Instead, Doyle created a step-by-step written guide to instruct presenters on how to download and launch the Panopto software. USB microphones were provided to capture the audio, and the PowerPoint presentations were captured from the laptops already in synch with the audio. The process went smoothly (no failures in installation, recording or uploading), and within a week, others were able to view the sessions. “People want to see the session presentation right after a conference, not months later,” Doyle explains. “Panopto took care of this problem too. Within a week, people were able to view the sessions online.”
One of the primary factors in the decision to use Panopto was its ability to record on the presenter’s laptop without being tethered to the Internet. Some similar products require an Internet connection. “We can record anywhere, anytime,” says Doyle, “whether it’s a hotel conference room, a presenter’s home office or a huge convention hall.” In addition, the software is easy to use. “Presenters want to be focused on sharing their knowledge with others, not on technology,” Doyle adds.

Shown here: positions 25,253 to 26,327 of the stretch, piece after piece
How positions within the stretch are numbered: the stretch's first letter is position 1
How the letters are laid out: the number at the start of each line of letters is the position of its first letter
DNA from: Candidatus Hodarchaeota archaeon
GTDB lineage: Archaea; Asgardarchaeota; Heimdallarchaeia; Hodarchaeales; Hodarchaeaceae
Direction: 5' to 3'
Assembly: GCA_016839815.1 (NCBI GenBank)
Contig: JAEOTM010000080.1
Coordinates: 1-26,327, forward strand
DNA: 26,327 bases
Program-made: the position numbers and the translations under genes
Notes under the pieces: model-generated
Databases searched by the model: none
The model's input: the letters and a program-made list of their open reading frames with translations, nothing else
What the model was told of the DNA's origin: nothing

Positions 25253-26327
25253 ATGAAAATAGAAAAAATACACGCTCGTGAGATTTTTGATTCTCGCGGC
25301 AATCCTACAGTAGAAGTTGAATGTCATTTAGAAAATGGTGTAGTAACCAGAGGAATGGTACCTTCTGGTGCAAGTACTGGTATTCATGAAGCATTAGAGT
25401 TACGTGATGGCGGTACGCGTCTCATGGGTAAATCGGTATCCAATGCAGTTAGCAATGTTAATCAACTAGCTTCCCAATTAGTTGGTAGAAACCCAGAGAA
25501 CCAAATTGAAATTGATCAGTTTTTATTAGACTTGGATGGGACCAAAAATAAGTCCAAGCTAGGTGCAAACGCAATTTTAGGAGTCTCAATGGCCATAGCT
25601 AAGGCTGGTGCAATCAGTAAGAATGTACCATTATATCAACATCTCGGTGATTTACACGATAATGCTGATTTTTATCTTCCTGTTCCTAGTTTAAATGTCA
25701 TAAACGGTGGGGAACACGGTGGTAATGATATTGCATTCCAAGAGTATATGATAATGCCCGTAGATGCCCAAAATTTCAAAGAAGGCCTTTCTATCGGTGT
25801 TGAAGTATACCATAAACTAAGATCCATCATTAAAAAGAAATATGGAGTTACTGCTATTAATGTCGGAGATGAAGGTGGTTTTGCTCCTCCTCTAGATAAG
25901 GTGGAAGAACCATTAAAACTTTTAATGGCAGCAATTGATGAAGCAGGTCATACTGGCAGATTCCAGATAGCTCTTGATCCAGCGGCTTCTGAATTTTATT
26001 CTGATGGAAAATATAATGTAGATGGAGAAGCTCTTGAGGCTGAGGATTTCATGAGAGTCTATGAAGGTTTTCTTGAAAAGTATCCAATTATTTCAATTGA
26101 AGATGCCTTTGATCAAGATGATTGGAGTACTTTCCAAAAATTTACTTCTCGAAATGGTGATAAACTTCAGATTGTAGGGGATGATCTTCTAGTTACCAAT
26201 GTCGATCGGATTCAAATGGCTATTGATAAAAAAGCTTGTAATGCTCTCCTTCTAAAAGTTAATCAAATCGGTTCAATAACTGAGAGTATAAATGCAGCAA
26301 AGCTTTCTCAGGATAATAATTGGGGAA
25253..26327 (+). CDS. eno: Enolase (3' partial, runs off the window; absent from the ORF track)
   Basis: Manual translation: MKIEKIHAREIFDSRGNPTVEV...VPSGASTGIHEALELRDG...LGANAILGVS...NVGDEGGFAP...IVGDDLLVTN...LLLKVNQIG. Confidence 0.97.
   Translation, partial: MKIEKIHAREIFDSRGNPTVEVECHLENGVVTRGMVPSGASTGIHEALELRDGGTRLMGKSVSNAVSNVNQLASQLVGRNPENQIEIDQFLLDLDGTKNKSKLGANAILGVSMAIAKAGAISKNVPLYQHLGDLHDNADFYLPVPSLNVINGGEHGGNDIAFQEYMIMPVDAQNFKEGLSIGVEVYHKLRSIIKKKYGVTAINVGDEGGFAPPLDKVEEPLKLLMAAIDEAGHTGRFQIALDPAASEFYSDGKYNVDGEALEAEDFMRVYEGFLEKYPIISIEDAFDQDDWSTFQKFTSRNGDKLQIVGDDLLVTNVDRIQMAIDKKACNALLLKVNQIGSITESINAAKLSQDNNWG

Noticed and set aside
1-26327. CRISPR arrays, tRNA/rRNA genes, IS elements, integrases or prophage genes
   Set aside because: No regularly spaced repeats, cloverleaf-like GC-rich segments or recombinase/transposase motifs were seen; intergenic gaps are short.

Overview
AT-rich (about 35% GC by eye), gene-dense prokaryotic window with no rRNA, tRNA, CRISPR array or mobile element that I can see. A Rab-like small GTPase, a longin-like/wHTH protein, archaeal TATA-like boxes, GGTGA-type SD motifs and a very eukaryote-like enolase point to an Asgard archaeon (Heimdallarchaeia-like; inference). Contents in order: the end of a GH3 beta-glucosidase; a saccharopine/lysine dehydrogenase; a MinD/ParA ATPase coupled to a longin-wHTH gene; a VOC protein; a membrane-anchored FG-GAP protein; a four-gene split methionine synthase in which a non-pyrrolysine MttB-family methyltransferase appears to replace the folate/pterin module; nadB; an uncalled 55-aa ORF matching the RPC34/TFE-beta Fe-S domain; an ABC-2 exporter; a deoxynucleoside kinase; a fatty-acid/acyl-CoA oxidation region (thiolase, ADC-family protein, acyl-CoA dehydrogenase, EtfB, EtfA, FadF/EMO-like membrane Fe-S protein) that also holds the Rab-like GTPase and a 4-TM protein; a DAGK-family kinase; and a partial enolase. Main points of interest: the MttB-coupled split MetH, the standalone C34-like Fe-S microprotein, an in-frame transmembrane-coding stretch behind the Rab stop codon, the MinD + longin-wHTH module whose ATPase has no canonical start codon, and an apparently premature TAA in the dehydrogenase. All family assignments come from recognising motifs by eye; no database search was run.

Panopto indexes video to make it searchable by title, author and date, and also makes all the spoken portions of presentations searchable by use of speech recognition. “Once a recording is in our library,” says Doyle, “users can search on a topic, keyword, speaker name or event name to quickly isolate only those topics of interest. This is a huge improvement over traditional searches that return hundreds of results. When users want to view a presentation, Panopto produces instant results targeted at the viewers’ interests.”
The SPLM Learning & Development team is also responsible for e-learning courseware and instructor-led classroom training for more than 6,000 Siemens associates. Using Panopto, Siemens is able to capture events wherever they take place, and share them with associates throughout the world. “Going forward, our goal is to tie all Panopto recordings into our learning management system to increase the global reach of important, timely topics created by subject matter experts,” Doyle says.
Improving the experience